I had to submit myself to the discipline of ‘not knowing all the answers’ at the same time as ‘knowing how to find things out’, in contrast to assuming the professional posture that would arrogate to oneself the presumption of ‘knowing all’. I was encouraged to be curious by searching for what our exemplars had to say about what mattered to them about the mission, while at the same disciplining myself to allow people to speak for themselves rather than speak for or about them. I had to learn how to adopt a reflexive position in order to expose the ideas and assumptions operating within the organization (and myself) and then turn such ideas and assumptions into questions that could be examined thoughtfully and their intended effects deliberated upon, while making myself accountable for any unintended effects. What ideas and assumptions constitute organizational life? Whose ideas are they? How, why and by whom were such ideas produced? Who benefits from their circulation and whose voices are marginalized?
Perhaps most significantly, I had to think about harnessing narrative forms of inquiry as a work in progress developed through ongoing practice. Narrative inquiry is a learned craft and art. I realised I couldn’t ‘just do it’; I had ‘to learn how’to do it, like learning scales on the piano in order to make music of your own. The challenge was to learn how to ask questions that intrigue, that work the mind, that touch the heart and that render meanings that can orient people and organizations to new possibilities for organizational change and development by making better use of insider knowledges. I could see in my own enquiries that as I began to develop an ease in the craft of narrative inquiry, I would also develop a flair in its art:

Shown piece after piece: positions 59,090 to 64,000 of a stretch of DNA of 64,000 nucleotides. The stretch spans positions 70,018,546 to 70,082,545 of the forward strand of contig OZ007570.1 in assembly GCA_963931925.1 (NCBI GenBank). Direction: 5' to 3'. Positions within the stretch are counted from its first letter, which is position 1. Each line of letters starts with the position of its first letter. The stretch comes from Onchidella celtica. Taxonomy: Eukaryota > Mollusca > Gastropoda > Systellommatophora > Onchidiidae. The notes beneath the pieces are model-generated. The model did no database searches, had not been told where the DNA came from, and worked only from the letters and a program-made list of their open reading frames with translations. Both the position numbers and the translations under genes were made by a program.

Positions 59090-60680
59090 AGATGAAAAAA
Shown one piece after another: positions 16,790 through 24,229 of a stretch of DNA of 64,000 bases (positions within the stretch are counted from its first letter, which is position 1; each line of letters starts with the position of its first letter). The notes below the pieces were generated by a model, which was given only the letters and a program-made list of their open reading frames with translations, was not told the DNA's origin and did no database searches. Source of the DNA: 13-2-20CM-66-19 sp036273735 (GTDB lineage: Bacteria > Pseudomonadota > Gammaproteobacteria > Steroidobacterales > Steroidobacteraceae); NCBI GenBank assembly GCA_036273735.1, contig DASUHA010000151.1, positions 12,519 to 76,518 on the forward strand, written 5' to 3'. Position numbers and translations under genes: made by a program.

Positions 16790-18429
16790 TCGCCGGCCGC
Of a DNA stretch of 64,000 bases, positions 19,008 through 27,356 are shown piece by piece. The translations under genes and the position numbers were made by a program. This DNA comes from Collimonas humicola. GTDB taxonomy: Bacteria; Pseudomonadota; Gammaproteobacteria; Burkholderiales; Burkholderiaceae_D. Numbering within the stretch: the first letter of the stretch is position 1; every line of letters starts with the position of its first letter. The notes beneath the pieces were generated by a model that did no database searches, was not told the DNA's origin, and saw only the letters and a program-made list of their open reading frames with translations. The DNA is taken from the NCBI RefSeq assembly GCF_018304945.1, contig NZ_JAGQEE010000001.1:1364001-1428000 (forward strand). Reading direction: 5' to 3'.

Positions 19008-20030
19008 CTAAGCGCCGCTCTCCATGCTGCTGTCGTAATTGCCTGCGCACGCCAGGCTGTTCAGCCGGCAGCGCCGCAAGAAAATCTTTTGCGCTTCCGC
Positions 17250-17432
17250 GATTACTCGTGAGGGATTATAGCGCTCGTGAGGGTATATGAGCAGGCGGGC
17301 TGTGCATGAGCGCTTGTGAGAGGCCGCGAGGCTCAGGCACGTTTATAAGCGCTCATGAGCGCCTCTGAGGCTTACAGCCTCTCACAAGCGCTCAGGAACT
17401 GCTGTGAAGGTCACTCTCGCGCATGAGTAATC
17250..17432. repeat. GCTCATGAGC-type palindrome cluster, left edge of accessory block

How has it happened that what you consider as integral to the mission of Hospitality ‘has no meaning’ to some of your co-workers?
What is the bedrock on which the SJOG Order and Services should stand and function?
Who is speaking for a compelling organizational vision and how do they speak about it?
APPRENTICING YOURSELF TO ANOTHER
I (David) suggested to Frances that if she were to apply the ideas and practices of narrative therapy to organizational development, then she must assume that practitioners operating at all levels of organization, including our SJOG exemplars, are ‘knowledged’. I referred her to the work of Michael White, who proposes that a narrative practitioner might act according to this assumption:
[W]e can work with [people] to identify the extent that their own lives are ‘knowledged’. We can engage people in conversations that are honoring of their knowledges of life, and that trace the history of their knowledgeableness. We can join people in conversations that provide the opportunity for them to build on these knowledges, and that assist people to develop plans for applying this knowledgeableness to those experiences that they find troubling. We can make it our business to work collaboratively with people in identifying those ways of speaking about their lives that contribute to a sense of personal agency, and that contribute to the experience of being an authority on one’s life. (1995: 121–122)